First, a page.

USING CONTENT ANALYSIS TO INVESTIGATE THE TREATMENT OF SPATIAL AND TEMPORAL SCALE IN K-8 SCIENCE STANDARDS AND TEXTBOOKS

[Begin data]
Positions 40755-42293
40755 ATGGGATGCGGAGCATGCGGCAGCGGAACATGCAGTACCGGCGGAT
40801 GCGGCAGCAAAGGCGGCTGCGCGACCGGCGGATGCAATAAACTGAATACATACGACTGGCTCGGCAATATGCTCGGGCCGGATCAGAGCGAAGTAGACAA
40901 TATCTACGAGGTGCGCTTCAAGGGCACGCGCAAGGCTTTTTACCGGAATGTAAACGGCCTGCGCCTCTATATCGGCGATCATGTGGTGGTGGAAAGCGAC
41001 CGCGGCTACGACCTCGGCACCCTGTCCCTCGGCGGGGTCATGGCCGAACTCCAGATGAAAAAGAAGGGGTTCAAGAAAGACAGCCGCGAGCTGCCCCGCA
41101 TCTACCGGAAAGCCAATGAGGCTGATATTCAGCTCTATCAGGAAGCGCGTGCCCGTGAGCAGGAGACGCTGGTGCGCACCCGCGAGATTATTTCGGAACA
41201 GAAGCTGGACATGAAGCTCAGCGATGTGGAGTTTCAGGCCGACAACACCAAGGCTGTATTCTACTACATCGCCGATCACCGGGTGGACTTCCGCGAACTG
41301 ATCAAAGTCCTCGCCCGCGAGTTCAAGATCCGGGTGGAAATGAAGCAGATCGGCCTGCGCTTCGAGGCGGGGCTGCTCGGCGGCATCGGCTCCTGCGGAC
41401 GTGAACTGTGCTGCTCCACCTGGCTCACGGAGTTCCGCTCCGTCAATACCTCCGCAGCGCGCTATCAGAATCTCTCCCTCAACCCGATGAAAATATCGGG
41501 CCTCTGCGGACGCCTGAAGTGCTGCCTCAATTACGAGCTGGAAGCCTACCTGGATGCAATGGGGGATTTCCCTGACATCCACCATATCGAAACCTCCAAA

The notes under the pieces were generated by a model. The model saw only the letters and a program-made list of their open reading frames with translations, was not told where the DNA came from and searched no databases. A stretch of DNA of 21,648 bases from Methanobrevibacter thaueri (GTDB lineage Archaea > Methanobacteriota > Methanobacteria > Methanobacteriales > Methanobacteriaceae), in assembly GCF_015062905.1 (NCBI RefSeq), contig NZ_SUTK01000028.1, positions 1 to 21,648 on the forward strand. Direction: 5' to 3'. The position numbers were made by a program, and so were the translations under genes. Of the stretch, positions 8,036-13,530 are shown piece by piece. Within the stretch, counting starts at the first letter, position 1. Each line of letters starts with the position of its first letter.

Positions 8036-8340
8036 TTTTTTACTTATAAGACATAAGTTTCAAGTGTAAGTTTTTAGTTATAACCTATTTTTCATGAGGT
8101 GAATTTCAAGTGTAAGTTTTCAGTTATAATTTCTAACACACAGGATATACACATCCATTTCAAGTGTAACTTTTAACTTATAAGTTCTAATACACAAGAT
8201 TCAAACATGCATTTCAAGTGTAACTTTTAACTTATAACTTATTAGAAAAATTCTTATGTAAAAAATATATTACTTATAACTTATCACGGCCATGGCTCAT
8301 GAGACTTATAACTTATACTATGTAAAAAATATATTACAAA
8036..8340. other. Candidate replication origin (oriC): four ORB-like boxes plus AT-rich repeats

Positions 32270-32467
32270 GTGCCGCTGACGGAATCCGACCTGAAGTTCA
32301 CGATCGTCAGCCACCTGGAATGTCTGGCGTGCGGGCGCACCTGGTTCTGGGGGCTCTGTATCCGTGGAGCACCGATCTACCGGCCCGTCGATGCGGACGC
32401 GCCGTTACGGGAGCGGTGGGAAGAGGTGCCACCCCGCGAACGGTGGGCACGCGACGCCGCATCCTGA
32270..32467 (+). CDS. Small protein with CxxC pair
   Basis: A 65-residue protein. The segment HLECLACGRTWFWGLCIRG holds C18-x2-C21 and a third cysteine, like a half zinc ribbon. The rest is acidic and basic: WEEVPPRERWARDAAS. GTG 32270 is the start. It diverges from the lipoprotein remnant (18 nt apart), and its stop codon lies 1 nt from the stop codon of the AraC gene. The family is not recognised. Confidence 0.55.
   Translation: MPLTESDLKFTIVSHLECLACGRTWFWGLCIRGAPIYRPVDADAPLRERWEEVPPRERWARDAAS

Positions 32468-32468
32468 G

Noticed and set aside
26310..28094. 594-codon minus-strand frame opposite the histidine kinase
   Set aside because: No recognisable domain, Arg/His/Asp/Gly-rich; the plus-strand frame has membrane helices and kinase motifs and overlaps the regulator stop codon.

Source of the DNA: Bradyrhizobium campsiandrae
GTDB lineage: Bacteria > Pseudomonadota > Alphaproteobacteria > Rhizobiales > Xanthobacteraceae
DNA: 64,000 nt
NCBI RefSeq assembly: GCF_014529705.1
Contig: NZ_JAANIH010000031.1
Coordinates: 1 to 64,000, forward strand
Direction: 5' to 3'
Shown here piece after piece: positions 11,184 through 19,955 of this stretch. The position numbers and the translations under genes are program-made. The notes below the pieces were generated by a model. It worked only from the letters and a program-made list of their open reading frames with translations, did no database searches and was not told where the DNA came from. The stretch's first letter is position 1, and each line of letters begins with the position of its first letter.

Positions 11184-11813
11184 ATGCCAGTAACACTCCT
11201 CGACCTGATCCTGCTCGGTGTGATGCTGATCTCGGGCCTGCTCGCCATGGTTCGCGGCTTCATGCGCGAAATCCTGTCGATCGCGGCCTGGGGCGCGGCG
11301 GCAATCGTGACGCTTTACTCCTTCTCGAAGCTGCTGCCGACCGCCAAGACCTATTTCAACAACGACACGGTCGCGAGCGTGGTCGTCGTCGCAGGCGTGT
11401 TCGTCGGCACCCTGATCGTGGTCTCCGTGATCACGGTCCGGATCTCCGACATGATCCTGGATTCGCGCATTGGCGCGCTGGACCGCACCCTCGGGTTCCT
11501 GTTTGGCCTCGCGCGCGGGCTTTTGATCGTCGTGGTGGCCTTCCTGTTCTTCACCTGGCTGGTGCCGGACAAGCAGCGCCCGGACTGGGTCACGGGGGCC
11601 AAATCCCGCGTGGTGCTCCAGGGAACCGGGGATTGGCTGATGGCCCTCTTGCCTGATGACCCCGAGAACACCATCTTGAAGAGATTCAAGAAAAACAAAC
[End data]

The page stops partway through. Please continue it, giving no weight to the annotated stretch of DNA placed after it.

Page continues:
The authors report on a study in progress that is using content analysis to investigate how ideas about spatial and temporal scale (a crosscutting concept in the Next Generation Science Standards) are infused into state science standards and textbooks for K-8 classrooms in California, Texas, and Florida, which combined educate approximately 30% of all school age children in the US. State science standards and textbooks are useful sources of data for GER because they are significant determiners of the topics taught and the time devoted to them in K-12 science classrooms in the US. Content analysis has been used to examine textbooks for a variety of reasons, such as the treatment of the NOS in high school science textbooks (Abd-El-Khalick, 2016) or the extent to which introductory undergraduate geology textbooks emphasize similar vocabulary words (Kortz & Caulkins, 2015). Science standards and textbook chapters dealing with astronomy, surface and tectonic processes, and weather and climate are examined to determine if and how spatial and temporal scalar concepts related to these topics are infused into curricular materials and performance expectations. The authors discuss methodological decision making around the coding scheme, defining codes, determination of coding units, challenges related to the analysis of images, and issues related to reliability and validity.